How hard is it to make you interviews into mp3 files. I walk a couple of hours a day listening to economics and liberty propaganda. I can't sit here staring at a screen for 42 minutes.

Expand full comment

1) Poor people do support the welfare state more than the middle class.

People who receive government expenditures (teachers, etc) are to the left of those that don't controlling for other factors.

The old famously are sensitive to any cuts in Medicare/SS. Even when they vote GOP they make it clear they will punish them if they actually did something about those programs, which is why nothing gets done.

So I don't think "people don't vote in their rational self interest" is quite true. I'd say it's an important factor amongst many.

Does anyone think that say 90% of black people vote Democrat because they think doing so is best for society? It's pretty clear they view it as good for black people.

2) Since the thing that is actually going to bankrupt entitlements is Medical care, fiddling with the CPI measurement isn't going to change that. Medicine has risen faster than CPI for a long time. Efforts to backdoor cut the growth rate, say by chaining the CMS trend rate on Medicare Advantage, are attacked the same as any other proposed cut in benefits.

3) The proper response to the fact that entitlements are going to blow everything up is accept it. Funnel as many resources you can towards ends you believe will benefit the future while you can (say, child tax credits) so that they are available when the reset happens.

Expand full comment

Bryan - I note your use of the word “pride” to describe why you do what you do. I’m somewhat neutral on that word in the way that you’ve used it. Actually, I tend not to use it because pride has a negative connotation in some circles. Pride is sometimes seen as self-centered, stubborn and arrogant. For example, “Pride gets in the way” or “Those with too much pride would benefit by being more humble.”


1. A sense of one's own proper dignity or value; self-respect.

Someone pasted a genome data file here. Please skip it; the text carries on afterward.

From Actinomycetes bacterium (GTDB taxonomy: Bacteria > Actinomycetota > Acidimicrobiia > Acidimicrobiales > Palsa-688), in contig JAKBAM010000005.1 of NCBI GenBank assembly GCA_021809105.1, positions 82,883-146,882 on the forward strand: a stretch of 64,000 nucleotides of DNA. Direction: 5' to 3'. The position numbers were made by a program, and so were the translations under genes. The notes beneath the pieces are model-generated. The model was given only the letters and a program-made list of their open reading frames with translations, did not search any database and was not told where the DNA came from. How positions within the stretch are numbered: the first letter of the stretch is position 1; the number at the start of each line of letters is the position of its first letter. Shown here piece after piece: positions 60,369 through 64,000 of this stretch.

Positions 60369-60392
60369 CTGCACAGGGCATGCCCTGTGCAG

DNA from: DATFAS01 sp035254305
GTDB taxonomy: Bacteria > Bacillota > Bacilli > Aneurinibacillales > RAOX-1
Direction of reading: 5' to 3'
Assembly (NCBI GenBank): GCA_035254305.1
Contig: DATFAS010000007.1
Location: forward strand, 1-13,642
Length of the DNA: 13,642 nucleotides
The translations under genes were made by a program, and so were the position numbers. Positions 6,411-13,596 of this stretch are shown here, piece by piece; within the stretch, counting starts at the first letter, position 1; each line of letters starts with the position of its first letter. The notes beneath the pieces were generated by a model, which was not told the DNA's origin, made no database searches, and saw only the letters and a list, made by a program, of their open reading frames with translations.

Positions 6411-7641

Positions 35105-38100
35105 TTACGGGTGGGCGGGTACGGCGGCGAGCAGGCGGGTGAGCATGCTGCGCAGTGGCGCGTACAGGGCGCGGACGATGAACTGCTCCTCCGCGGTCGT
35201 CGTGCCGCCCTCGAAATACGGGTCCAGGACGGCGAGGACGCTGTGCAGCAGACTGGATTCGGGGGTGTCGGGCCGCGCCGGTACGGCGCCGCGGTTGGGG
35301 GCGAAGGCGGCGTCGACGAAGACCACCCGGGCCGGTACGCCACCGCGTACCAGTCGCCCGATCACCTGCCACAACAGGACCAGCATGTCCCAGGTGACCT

2. Pleasure or satisfaction taken in an achievement, possession, or association.

"parental pride."

3. Arrogant or disdainful conduct or treatment; haughtiness.

Obviously one could point to the dictionary definition and say “I’m using definition 1 and 2, and not definition 3.”

But my feeling is that pride tends to conflate definition 1, 2 and 3, automatically. Thoughts on this?

Alternatives words to pride might be duty (to oneself and others), enlightenment, edification, and responsibility (to oneself and others).

The great thing about pride is that it’s a simple, one syllable word.

Other alternatives to pride might be: generosity, leadership, self-regard, being a person worthy of respect, fulfillment, charity, gratification, learning, growth, self-respect, flourishing, education and religion.

It might be hard for you to use education or religion, but I would encourage you to try because the First Amendment uses that word—“religion.” “Congress shall make no law respecting an establishment of religion or prohibiting the free exercise thereof;”

If you start using the word religion in a positive or neutral sense, rather than the negative sense that you almost always use it is, then you would be fighting against state funding for secular religions like DEI, climate alarmism, progressivism that have invaded your community.

You might consider using education in a positive sense too, rather than making the case against it.

If your goal is more freedom, especially more educational freedom I would suggest revising your definition of religion in the context of the First Amendment.


Or in the words of Milton Friedman.


Or Martin Luther King, Jr.


Or Thomas Sowell and statistics lingo.


Expand full comment